While “Star Wars: the Clone Wars” takes place “a long time ago in a galaxy far, far away,” the show conflates intergalactic disputes with philosophy. The light and dark sides of the Force, the Jedi and the Sith, the Republic and the Empire unveils notions of good versus evil, finding balance amidst chaos and enlightenment. “To me, one of the most empowering lines in the series is when Yoda expresses that, ‘no longer certain that one ever does win a war, I am.’ After reflecting on the destructiveness and imperialist qualities of the Republic Army with the assistance of the Jedis, Yoda recognizes that the Jedis are steadily losing their principles in the war. Although conflict was justified under the guise of curbing the Sith threat, were the Jedis willing to sacrifice their own ethics and values to win this war?” said Andrew Campos, a second-year student at the University of California San Diego. A person’s own principles and moral views are what defines them.
But in the throes of a cause or movement, the reasons for mobilizing towards a greater goal may begin to fray and individual principles may be muddled or distorted. Yoda demonstrates how the unique characters of human beings, distinct from group identity, can be diminished when engaged in movements maintained by groupthink. We need to recognize our own tribal thinking and be in touch with our own values and principles. In our tribal certainties, we often distort what we actually believe in the quiet of our hearts and fail to see the errors of our ways. Infused with hectic lightsaber duels and spaceship chases, “Star Wars: the Clone Wars” is thrilling, visually delightful and remarkable in its lattice of plot and philosophy.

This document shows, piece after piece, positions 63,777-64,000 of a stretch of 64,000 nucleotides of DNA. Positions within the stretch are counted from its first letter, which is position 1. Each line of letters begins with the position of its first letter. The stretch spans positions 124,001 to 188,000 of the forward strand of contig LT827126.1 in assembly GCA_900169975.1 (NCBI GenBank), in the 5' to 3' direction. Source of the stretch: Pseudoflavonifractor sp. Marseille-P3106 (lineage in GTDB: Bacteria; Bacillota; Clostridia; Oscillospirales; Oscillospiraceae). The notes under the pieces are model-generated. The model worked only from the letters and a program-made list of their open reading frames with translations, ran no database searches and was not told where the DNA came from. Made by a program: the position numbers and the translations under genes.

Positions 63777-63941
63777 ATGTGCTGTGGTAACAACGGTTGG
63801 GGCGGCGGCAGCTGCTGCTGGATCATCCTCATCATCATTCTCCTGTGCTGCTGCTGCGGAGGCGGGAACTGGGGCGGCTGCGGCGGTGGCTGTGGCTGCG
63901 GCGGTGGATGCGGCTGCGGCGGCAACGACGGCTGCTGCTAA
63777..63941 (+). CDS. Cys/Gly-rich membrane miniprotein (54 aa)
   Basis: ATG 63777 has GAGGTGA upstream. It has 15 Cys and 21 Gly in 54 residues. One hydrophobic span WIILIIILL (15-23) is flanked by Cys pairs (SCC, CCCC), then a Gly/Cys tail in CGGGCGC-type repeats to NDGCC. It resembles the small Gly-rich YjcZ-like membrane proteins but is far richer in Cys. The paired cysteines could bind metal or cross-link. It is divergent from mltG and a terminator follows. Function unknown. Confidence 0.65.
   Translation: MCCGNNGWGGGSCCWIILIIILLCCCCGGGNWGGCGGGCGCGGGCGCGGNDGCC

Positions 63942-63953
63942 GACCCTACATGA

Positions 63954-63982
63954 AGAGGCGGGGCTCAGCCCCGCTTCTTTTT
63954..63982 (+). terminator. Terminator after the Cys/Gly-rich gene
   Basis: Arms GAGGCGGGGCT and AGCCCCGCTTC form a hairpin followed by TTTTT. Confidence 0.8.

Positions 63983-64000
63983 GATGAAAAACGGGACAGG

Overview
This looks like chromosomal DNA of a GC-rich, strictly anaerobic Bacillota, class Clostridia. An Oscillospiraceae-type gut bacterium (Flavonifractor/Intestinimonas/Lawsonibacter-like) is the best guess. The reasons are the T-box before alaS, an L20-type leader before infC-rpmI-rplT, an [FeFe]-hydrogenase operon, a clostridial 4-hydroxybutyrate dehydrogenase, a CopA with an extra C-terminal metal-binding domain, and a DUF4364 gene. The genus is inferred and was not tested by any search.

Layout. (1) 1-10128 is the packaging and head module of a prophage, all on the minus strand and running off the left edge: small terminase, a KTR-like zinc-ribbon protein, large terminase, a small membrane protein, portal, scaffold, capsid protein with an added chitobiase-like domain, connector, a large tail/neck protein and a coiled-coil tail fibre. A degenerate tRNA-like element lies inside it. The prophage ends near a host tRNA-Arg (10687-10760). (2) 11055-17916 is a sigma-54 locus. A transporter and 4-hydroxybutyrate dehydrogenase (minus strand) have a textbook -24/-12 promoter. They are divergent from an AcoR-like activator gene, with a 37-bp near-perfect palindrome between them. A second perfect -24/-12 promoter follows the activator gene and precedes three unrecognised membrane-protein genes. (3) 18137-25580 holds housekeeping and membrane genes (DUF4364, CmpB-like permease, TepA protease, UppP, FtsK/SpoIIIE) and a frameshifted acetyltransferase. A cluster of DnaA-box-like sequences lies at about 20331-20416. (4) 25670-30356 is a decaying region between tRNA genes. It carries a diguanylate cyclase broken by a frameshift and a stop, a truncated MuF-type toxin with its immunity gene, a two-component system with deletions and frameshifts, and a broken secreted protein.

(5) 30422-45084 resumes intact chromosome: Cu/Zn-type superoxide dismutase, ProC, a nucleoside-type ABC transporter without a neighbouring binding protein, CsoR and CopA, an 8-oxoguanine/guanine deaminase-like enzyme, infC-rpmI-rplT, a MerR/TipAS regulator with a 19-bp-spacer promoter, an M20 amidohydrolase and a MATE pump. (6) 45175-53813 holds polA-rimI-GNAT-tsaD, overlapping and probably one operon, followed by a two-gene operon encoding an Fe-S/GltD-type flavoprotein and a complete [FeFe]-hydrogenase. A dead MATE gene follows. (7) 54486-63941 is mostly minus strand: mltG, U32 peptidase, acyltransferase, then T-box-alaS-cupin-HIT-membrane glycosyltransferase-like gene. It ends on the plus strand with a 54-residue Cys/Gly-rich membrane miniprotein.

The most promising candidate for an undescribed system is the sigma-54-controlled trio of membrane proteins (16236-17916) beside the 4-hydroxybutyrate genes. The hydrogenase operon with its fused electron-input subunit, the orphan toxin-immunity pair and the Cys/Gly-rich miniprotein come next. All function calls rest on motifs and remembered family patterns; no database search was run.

4. X-Men: Evolution (2000 to 2003)
“X-Men: Evolution” portrayed the best of two worlds. Starring some X-Men in their adolescence, “Evolution” balanced storylines about mutants’ acceptance and typical teenage angst. The X-Men were like most teens: they fool around, all the while gradually developing their superpowers as they grow in maturity and training under the tutelage of older X-Men like Professor X and Wolverine. The animated series portrayed the X-Men, in both younger and older iterations, as an eccentric and eclectic group of gifted, but imperfect, individuals who congregated together as a family.